The back-end operation of Agrabah is a complex networking and negotiation with institutional consumers to get orders directly from our local farmers. Through the help and support of Armada Innovation Labs, our technology is built with security in mind. We follow the philosophy of DevSecOps, which involves creating a “security as code” culture with ongoing, flexible collaboration between our development team and security team. Our platform also highly values the relationship and support we have from Microsoft Philippines.
More than just hosting our platform, they really take the time to understand why our mission is so important. Their strategic partnership goes beyond just the services they provide. They are an integral part of our business making connections and building a bigger community.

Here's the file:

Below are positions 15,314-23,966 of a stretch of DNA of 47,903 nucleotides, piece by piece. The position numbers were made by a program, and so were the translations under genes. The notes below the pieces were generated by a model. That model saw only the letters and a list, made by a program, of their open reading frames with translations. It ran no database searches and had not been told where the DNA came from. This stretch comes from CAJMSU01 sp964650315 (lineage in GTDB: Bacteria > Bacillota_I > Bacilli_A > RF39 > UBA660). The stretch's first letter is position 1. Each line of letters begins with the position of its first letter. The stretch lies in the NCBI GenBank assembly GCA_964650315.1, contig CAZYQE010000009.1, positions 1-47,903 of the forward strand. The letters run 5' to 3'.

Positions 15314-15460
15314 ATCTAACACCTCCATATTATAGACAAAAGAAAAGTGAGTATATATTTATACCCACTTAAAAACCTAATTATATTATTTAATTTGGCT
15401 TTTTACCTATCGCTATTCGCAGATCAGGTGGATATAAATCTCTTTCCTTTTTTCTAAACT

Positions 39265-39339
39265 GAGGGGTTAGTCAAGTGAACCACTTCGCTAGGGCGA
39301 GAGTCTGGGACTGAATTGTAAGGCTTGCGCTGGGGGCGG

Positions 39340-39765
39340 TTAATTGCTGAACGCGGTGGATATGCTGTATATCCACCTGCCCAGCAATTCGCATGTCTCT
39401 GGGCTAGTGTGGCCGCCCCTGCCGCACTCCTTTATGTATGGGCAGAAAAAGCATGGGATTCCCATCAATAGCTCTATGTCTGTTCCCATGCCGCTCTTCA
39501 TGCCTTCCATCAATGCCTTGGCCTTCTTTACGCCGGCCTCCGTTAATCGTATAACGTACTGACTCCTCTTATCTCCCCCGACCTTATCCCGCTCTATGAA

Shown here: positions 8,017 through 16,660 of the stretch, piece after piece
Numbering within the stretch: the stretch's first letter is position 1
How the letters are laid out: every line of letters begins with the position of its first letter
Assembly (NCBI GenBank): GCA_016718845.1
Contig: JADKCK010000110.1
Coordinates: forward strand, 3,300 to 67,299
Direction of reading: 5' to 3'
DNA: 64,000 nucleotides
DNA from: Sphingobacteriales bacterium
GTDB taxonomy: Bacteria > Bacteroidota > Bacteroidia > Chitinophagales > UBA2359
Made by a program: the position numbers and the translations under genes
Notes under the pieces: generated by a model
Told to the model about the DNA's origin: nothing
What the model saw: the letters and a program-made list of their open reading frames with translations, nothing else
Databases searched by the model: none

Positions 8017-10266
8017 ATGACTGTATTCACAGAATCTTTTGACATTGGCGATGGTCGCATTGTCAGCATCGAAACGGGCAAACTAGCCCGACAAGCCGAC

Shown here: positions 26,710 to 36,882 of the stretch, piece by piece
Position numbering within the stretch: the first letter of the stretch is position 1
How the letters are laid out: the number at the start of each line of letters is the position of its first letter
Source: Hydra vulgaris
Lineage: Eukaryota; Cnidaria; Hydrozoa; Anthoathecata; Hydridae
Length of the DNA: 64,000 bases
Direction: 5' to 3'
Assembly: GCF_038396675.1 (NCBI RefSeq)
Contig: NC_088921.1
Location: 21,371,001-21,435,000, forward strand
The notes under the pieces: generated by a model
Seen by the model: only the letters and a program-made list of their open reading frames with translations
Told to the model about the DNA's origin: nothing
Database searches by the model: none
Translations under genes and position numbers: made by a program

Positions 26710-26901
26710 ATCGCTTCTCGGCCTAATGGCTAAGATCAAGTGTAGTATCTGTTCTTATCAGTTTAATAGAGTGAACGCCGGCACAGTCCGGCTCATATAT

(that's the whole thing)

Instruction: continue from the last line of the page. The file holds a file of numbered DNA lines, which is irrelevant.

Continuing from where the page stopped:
As long as there are people believing our cause, we will continue to help farmers and fishermen in the country. With everyone’s help we can make farming great again.
BM: What motivated you to put up Agrabah amid the current challenging stage of Philippine agriculture?
JO: Having a start-up in the Philippines is very challenging if you are boot-strapped. However, our team is always up for a challenge.
We know that the current agriculture value chain is flawed. I used to be a middleman and I see the injustice our farmers face on a daily basis. Some studies even suggest that there are seven layers of middlemen before produce even reaches the consumer.
I want to address the gap, by encouraging our farmers to take on the responsibilities of doing the post-harvest processing and logistics. The only thing preventing them from doing this is the visibility over the market need. This is where Agrabah Marketplace comes in to the equation, because we provide visibility over the market. We are on a mission to help redistribute a fair profit share to our hardworking farmers and fishermen.